The Finance Ministry has approved members of the Czech Philharmonic receiving monthly raises of up to eleven thousand crowns. A total of forty million crowns needed for the salary adjustments will be paid from the Culture Ministry’s budget. Members will thus receive salaries averaging around 40,000 crowns per month. Finance Minister Miroslav Kalousek backed the move as necessary to guarantee the continuation of the Philharmonic’s high quality. The National Theatre has also requested a boost in salaries; there, no decision has been taken yet.
Demonstrators gathered outside of two government ministries on Tuesday to protest against government reforms and austerity measures. The all-day happening (which included outdoor concerts, theatre and public debate) was organised by student activists and union reps behind the Stop the Government movement. Already the event, the first of five planned over the next two weeks, has drawn criticism from the prime minister.
In Business News this week: Czech government approves austerity measures but might run into problems securing EU funds; PM Nečas speaks of the consequences a Greek exit from the eurozone would have on the Czech Republic; the biggest Czech betting firm Tipsport buys its competitor; Czechs smoke less and most of them want a ban on smoking in public spaces; Czechs lie in their CVs more than other nations.
The government’s decision to remove tax rebates on fuel and to introduce a consumption tax on wine was behind a nation-wide farmers’ protest held on Wednesday. Farmers brought out around 2,000 heavy farm vehicles such as tractors and harvesters on 185 roads across the country to deliberately slow traffic. The Association of Czech Farmers, which argues that the move will strip Czech farmers of their competitiveness within the EU, has warned that more protests will take place in the coming weeks and months.
Czech trade unions along with members of several dozen NGOs are staging an anti-government protest in Prague on Tuesday. The activists are protesting against the reforms and austerity measures of the centre-right Czech government; they are marching from the unions’ headquarters in Žižkov towards the seat of the government across the river. The police have closed several throughways in the centre of the capital due to the protest. The rally is expected to end by 3 PM. Union leaders also announced no major protests were planned until the end of June.
Opposition groups on Monday announced details of their protest against the government’s austerity measures planned for May 22. Members of trade unions and several dozen NGOs, associated in the Stop the Government group, will stage a march through the capital that will end in front of the government building. The activists are also planning several other events including the occupation of several ministerial buildings which should take place in May and June while Czech trade unions are considering a large-scale strike later this month.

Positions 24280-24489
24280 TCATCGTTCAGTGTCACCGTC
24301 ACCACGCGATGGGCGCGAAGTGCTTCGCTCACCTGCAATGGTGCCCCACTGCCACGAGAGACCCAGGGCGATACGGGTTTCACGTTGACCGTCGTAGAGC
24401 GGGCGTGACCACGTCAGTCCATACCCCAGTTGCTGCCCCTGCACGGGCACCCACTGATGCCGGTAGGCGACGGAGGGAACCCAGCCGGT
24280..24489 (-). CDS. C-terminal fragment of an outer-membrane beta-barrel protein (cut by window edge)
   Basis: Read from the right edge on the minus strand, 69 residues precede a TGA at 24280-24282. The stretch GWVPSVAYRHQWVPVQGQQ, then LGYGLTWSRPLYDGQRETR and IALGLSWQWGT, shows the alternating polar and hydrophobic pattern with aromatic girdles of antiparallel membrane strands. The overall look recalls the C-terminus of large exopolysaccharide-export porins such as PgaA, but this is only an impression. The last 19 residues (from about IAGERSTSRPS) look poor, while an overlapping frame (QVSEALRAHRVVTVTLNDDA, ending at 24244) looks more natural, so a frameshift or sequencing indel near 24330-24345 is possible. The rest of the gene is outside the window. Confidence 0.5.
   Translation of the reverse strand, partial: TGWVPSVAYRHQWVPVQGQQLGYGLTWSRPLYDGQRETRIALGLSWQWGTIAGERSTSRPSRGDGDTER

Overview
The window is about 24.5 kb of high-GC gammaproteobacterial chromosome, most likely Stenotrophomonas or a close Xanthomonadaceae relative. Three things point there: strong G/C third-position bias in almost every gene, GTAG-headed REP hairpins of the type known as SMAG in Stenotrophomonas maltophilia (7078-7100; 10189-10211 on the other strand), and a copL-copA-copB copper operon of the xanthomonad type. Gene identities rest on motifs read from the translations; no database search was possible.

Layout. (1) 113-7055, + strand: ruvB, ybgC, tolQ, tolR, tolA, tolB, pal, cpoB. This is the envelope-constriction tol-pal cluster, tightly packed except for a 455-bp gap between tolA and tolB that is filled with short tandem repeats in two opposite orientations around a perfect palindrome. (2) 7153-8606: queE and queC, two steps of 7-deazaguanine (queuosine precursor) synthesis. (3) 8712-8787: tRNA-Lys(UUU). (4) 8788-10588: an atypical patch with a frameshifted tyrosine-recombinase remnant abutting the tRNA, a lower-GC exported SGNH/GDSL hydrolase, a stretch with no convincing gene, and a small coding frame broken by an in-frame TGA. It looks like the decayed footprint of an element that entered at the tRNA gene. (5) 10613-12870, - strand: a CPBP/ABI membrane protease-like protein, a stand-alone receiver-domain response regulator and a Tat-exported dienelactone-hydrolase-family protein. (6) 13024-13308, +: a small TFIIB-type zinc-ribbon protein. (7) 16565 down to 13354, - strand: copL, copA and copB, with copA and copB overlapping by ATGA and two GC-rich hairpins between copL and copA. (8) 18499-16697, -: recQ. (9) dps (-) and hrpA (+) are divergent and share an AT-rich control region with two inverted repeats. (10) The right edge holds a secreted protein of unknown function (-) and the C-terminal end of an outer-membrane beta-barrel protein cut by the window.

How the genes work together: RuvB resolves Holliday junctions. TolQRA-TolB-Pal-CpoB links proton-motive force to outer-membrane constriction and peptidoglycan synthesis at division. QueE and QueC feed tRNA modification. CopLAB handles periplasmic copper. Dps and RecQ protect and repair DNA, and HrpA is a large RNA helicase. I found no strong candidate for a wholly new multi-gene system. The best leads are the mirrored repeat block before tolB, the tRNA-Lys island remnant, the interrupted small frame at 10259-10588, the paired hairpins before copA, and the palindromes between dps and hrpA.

Czech mothers on average earn less than women without children, while fathers earn more than men without families, according to a new survey by the Central European Labour Studies Institute released on Sunday. The inequality is most evident in the age group of 30 to 39 where women without children make nearly 6,000 crowns less than those with children. The differences between salaries of those with and without children are higher in Prague than in other regions, according to the survey in which some 13,000 people took part.
A number of Czech cities purposely misuse residential subsidies, according to an analysis of last year’s austerity packages on ghetto areas. The report, which was compiled for the Ministry of Labour, states that some municipal authorities give the donations to families in need to pay the communities own, high-rent accommodation. It also says that some government cuts and reforms have evidently greatly contributed to a slump for entire groups of residents, while others have not affected ghetto inhabitants at all. The analysis was made over the course of last year and observed the effects of cuts and changed made at the beginning of 2011.
Rejecting a motion by the opposition Social Democrats, the Czech Constitutional Court on Wednesday upheld part of the government’s health care reform under which employees receive no pay during the first three days of sick leave. The court struck down a similar measure in the past but the government passed an amended version of the reform which the court said did not constitute a major issue for patients. Reacting to the verdict, Social Democrat leader Bohuslav Sobotka said his party would have to win the next elections to have that piece of legislation removed.
The Czech government on Wednesday adopted an ethical code for public employees. The code requires public employees to report any suspicion on corruption while it also protects whistleblowers from losing their jobs as a result of their action. However, critics pointed out it would be impossible to enforce the regulations due to missing legislation. The Czech branch of anti-corruption watchdog, Transparency International, welcomed the code as a way of protecting those who report corruption but said the government should follow up with a public service act.
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